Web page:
When news broke a couple of years ago that Russia was selling S-300 air defense systems to Azerbaijan, the immediate assumption was that this had to do with Armenia. The sale suggested a huge shift in Russia's military policy toward the south Caucasus: Russia has a big military base in Armenia and provides Yerevan with weaponry. So why would it be arming the other side? There were all sorts of theories: it was done to intimidate Armenia into signing a long extension of the base agreement with Russia, or that it was pure mercenary motives. Some noted that the range of the S-300s was enough to cover Nagorno Karabakh (over which a war will presumably be fought) but not Gyumri, Armenia, where the Russian base is.
But what if we were all looking in the wrong direction for the threat, to the west rather than to the south? That's what analyst Anar Valiyev today told The Bug Pit in Baku. He says the S-300 is in fact one of the weapons that Baku has been buying to protect against an Iranian attack. He argues that a war over Karabakh would be fought only on the territory of Karabakh, that Armenia (under pressure from Russia) would not to expand the war into Azerbaijan proper, like an attack on Baku's oil and gas installations (which the S-300s are protecting). Therefore, there's no need to protect Baku from an Armenian attack. So, by process of elimination, it's Iran.
It was rainbow flags versus black cassocks in Tbilisi yesterday, the May 17 International Day against Homophobia, when a gay rights march came to blows with an extremist group led by several Georgian Orthodox priests.
“Do you realize what a great crime you are committing by urging small kids… to engage in a wrong sexual lifestyle?” exhorted one priest, who dismissed the marchers’ assurances that the rally was about fighting homophobia. The altercations degenerated into a fistfight after several followers of the Orthodox Parents Union, an ultraconservative group, physically assaulted LGBT rights activists.
Police made arrests on both sides, but reportedly the detainees were released quickly.
The police seem to have stayed neutral during the confrontation, but the bigger human rights test for Georgia is whether the prosecutor’s office will act on LGBT activists’ complaints against their attackers. This would mean taking on priests in a country where the Georgian Orthodox Church is the most trusted institution.
After Turkey and Armenia signed historic protocols in 2009 to normalize relations and reopen the border between the two countries, the reconciliation process between the two countries quickly stalled. As my colleague Yigal Schleiffer wrote, "not much longer after they were signed, the agreement was as good as dead, killed off by a combination of Turkish buyer's remorse, Azeri bullying and Armenian naivete." A thorough report on the history of the diplomatic reconciliation process, by David Phillips, a scholar who has long experience working in Turkish-Armenian relations, concluded that the protocols were in fact effectively dead.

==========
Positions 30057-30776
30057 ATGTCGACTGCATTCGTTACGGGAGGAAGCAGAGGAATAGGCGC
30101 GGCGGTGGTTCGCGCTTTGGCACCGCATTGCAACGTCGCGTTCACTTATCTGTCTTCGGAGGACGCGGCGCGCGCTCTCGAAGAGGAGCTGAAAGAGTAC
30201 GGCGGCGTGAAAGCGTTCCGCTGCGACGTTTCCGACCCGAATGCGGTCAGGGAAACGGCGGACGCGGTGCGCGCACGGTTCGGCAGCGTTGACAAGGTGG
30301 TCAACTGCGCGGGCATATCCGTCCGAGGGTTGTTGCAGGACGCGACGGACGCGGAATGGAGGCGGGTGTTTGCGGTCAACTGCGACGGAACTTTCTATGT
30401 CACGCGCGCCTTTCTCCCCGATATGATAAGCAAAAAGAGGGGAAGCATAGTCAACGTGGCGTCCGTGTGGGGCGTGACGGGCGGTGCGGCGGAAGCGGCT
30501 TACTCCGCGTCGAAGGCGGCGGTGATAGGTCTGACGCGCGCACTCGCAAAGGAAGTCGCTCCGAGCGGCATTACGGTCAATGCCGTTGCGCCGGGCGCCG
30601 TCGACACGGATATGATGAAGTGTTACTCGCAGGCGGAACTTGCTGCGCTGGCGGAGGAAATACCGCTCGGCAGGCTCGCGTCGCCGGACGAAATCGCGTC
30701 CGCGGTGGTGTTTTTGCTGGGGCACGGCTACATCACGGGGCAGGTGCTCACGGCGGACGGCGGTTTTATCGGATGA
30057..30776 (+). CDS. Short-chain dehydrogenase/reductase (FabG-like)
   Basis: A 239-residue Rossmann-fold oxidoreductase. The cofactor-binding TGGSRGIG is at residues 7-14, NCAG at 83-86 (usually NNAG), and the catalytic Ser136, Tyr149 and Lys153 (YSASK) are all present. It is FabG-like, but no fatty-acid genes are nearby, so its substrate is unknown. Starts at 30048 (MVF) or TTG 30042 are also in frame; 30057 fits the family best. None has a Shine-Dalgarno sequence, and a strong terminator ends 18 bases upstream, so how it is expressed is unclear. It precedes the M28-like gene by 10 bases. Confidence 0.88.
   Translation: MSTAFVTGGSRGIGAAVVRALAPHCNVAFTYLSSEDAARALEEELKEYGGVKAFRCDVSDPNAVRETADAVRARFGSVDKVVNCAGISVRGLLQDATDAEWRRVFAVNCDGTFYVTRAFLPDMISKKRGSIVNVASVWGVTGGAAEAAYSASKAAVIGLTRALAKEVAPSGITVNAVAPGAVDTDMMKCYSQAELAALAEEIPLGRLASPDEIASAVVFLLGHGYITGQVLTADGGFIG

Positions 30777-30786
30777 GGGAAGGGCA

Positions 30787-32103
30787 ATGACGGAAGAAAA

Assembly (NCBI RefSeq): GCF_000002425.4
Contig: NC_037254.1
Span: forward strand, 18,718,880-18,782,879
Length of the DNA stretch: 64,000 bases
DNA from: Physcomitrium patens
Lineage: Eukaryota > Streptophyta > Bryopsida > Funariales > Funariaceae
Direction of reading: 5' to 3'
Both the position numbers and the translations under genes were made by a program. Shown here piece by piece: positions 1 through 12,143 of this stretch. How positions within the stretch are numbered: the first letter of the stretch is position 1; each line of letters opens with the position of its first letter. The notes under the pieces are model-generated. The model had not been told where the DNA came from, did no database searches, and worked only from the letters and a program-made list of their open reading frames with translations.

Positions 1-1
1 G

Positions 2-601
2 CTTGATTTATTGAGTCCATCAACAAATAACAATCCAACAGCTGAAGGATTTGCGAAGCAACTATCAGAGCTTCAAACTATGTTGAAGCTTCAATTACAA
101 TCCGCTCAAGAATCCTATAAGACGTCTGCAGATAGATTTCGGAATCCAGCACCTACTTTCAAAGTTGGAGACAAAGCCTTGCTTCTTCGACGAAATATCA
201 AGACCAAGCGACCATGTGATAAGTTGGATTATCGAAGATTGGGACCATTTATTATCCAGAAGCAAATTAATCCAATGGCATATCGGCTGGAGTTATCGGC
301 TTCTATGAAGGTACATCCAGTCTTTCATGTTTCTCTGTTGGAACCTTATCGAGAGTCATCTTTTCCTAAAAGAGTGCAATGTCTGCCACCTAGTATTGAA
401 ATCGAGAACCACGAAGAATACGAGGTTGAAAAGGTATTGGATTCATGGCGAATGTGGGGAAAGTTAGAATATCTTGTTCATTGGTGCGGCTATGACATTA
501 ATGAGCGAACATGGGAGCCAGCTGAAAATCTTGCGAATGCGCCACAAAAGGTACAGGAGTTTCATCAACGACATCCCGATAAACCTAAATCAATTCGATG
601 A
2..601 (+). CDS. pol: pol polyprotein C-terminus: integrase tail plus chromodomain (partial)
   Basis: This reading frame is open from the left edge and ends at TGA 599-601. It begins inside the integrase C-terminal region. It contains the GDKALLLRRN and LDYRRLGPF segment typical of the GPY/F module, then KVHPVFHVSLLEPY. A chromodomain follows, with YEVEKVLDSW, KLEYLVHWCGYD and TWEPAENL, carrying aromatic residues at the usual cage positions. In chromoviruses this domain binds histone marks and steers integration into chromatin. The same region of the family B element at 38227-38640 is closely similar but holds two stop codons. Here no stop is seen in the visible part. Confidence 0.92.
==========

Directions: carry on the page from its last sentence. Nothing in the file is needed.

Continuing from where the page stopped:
But Phillips spoke Tuesday in Washington, and said he is now more optimistic about the protocols' prospects than he was when he finished that report last month. Recent trips to Ankara and Yerevan and conversations with diplomats in both places gave him new reason for hope, and he said he now wanted to "disassociate himself" from the pessimistic conclusion he gave in his report.
Political forces across party lines, several NGOs and media companies issued a letter that warned organizers that there would be consequences in Vanadzor, too, and that the festival organizers would bear the responsibility.
A previous attempt to screen Azerbaijani films in Armenia also fell through in 2010. The organizers said they will keep trying to promote free thinking and help audiences on both sides of the 24-year-long Nagorno-Karabakh conflict between Armenia and Azerbaijan see through the veil of propaganda.
Politicians, who, in both countries, would rather leave unchallenged the image of a national enemy, exploded in anger at the “treasonous” event (sponsored, in part, by the British and American embassies), and the organizers found themselves stranded in a Gyumri press club surrounded by raging demonstrators. Claims were made that the films were all about Azerbaijan-centric propaganda on the two countries' 24-year-long conflict over the breakaway territory of Nagorno Karabakh.
In reality, these were short, “human-interest” stories that had little to do with the war. Previous attempts at cinematic exchanges between Azerbaijan and Armenia were foiled amid similar, politically fed outpourings of public anger.
This time, the authorities in Gyumri tried to pull the plug quite literally on the festival (called, ironically, Stop) by shutting off electricity in the entire area. Saying that security could not be guaranteed, city government and police officials pressured the organizers to cancel the event. The festival’s director, peace activist Georgi Vanyan, who has been the previous target of death threats and a campaign of vilification, was beaten during altercations with anti-festival protesters.
Amid the negotiations between Russia and Azerbaijan over the Gabala radar station, Armenia has stepped in and said they would be willing to host a Russian radar if a deal over Gabala falls through.
The current lease for the radar station expires in December, and Azerbaijan has gradually been raising the price it says it wants to charge Russia under a new agreement. The latest reports had Azerbaijan's price rising from $7 million now to a whopping $300 million. Another set of talks on the issue between the foreign ministers of the two countries took place this week, with no apparent resolution. But Armenia's prime minister, Tigran Sargsyan, said in an interview with the Russian newspaper Kommersant that Armenia would be willing to host a replacement radar, and that it could even be a better site for it than Azerbaijan: